A half-dozen Campbell River businesses on Shoppers Row believe bylaw isn’t enforcing laws equally when it comes to the homeless.
The group spoke today to a committee of council. The owners from the 1300 block include the Comfort Inn and Suites, Berwick Senior Living, Tyee Apartments, Jim Costain (former Dairy Queen owner), Adams Tarp and Tools and True Blue Aquatics.
Group spokesman Jonathan Shead says the 1300 block of Shoppers Row is being affected by the nearby Harbourside Inn shelter.
“There is nowhere else in the whole of Campbell River where people congregate with their shopping carts and (are) participating in drug use on a sidewalk,” Shead said.
“We are not being properly treated in connection with our ability to do business in a normal way,” he said.
He says the businesses are being hurt either through negative reviews and ratings or lower property values, rents and occupancy rates due to the safety concerns.
Coun. Ben Lanyon says action is needed that doesn’t infringe on Charter rights.
“Harbourside, just like any business that has customers, provides adequate provision for parking for those customers. Carts are their mode of transporting their stuff and storing it and it’s up to the Harbourside who rents space for a profit to the warming center to provide that parking,” Lanyon said.
Mayor Kermit Dahl pointed to the situation in Nanaimo where a drug consumption site was deemed a public nuisance and is charged every time emergency services have to respond. He says the Harbourside is “really getting close to that.”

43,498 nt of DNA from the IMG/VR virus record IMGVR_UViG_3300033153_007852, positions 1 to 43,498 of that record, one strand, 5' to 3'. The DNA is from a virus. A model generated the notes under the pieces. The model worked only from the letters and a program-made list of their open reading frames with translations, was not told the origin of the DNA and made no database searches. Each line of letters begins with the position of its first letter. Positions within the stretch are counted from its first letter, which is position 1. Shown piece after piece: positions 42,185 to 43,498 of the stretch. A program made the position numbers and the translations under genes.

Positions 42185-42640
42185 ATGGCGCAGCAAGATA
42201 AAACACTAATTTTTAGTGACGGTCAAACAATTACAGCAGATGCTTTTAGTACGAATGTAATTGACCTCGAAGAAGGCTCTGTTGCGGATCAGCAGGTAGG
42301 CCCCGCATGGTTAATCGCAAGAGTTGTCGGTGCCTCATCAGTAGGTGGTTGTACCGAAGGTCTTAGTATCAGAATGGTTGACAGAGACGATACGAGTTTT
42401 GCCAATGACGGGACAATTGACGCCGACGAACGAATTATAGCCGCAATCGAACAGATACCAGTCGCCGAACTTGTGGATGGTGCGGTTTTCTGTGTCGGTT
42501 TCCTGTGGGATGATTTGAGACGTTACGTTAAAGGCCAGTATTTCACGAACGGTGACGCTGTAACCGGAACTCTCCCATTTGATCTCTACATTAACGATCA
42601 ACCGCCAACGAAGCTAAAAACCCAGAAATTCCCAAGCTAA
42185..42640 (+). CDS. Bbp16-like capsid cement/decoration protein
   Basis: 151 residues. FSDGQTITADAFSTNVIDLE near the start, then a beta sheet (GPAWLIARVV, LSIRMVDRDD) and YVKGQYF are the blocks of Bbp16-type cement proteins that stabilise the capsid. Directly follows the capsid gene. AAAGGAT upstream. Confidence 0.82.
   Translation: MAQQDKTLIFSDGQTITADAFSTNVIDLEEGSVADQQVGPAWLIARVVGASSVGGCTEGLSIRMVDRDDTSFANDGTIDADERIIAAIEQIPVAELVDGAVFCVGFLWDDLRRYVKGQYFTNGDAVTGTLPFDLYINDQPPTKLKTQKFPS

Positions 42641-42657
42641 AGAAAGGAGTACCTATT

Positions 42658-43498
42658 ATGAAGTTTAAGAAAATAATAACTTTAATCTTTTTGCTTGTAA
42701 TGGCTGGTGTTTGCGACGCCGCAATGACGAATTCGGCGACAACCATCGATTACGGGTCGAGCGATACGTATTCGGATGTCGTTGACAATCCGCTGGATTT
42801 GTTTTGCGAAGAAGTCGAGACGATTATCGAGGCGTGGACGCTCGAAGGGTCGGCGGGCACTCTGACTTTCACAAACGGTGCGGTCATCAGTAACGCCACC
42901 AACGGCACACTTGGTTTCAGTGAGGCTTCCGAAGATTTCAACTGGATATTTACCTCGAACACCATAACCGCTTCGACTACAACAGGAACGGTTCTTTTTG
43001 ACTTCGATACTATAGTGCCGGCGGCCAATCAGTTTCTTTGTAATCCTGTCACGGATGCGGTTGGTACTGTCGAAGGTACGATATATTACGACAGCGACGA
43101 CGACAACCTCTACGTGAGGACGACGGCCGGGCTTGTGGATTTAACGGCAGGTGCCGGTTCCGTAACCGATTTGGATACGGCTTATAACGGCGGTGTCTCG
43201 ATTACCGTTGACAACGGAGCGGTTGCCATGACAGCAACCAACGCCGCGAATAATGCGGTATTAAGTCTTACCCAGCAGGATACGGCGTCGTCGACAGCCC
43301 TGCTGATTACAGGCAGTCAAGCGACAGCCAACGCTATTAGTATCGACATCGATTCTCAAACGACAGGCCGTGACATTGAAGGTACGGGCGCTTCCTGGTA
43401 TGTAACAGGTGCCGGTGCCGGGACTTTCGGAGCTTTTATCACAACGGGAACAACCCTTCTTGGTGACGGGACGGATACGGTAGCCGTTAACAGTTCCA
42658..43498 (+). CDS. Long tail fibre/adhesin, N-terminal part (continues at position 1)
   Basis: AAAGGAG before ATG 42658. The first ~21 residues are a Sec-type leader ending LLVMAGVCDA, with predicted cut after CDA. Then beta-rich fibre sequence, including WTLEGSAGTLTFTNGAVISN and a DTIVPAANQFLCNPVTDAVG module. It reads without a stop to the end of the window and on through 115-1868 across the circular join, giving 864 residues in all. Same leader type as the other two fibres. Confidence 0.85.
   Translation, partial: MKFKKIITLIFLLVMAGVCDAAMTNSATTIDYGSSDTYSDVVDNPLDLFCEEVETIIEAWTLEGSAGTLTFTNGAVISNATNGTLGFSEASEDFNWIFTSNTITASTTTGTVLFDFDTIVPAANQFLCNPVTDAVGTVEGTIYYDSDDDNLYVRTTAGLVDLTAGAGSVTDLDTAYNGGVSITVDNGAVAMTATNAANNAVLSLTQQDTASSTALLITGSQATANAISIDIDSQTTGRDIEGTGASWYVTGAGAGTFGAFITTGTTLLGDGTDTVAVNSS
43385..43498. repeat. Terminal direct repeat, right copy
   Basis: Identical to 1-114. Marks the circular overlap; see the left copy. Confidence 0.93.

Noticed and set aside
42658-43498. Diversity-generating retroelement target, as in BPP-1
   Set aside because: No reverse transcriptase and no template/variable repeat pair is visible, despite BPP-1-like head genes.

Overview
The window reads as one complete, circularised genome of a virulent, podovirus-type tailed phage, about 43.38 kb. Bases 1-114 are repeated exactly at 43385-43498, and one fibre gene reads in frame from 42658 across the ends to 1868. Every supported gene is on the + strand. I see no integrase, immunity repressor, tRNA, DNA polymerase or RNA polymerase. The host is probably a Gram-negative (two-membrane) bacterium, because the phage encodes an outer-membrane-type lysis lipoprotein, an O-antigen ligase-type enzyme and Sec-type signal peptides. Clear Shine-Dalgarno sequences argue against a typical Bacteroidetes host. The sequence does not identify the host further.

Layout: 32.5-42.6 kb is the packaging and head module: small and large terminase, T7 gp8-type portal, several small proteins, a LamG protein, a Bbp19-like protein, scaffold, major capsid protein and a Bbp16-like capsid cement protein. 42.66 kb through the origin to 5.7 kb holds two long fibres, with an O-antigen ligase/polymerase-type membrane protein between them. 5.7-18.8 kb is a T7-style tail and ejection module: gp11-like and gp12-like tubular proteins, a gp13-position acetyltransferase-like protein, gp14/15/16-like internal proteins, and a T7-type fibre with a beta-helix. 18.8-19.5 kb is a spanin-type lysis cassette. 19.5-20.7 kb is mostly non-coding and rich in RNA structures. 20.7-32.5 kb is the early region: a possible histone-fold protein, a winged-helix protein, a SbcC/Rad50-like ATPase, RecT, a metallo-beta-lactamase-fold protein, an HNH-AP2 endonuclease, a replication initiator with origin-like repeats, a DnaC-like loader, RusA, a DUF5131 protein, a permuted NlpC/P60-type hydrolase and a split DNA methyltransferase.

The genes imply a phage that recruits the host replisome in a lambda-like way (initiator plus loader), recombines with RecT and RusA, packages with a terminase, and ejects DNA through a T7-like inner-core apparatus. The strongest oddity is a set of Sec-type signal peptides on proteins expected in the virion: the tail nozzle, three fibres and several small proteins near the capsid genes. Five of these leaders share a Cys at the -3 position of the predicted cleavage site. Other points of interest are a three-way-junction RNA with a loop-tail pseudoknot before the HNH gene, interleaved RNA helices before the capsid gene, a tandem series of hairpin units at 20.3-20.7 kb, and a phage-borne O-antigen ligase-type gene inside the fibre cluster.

Dahl challenged the business group’s comparison of the state of the shelter to others in the city. He says the difference is “vetting” and the “choice of the operator.”
He also refuted claims from the business group that the city was detrimentally affecting their business.
“I don’t think that that’s quite fair. Because there isn’t anyone sitting here on this side that ran for council so we could screw up your business. I think that almost all of you know me well enough to know that wasn’t my intention when I decided to do this because I didn’t need this job. And I sure didn’t need the emails that I get to read because I was willing and sometimes dumb enough to take this job,” Dahl said.
As a commercial property owner, Dahl says he appreciates the situation the business owners are going through.
The committee of council agreed today to bring back a strategy to address the safety concerns and also look at adding a so-called “good neighbour” bylaw provision into the business bylaw.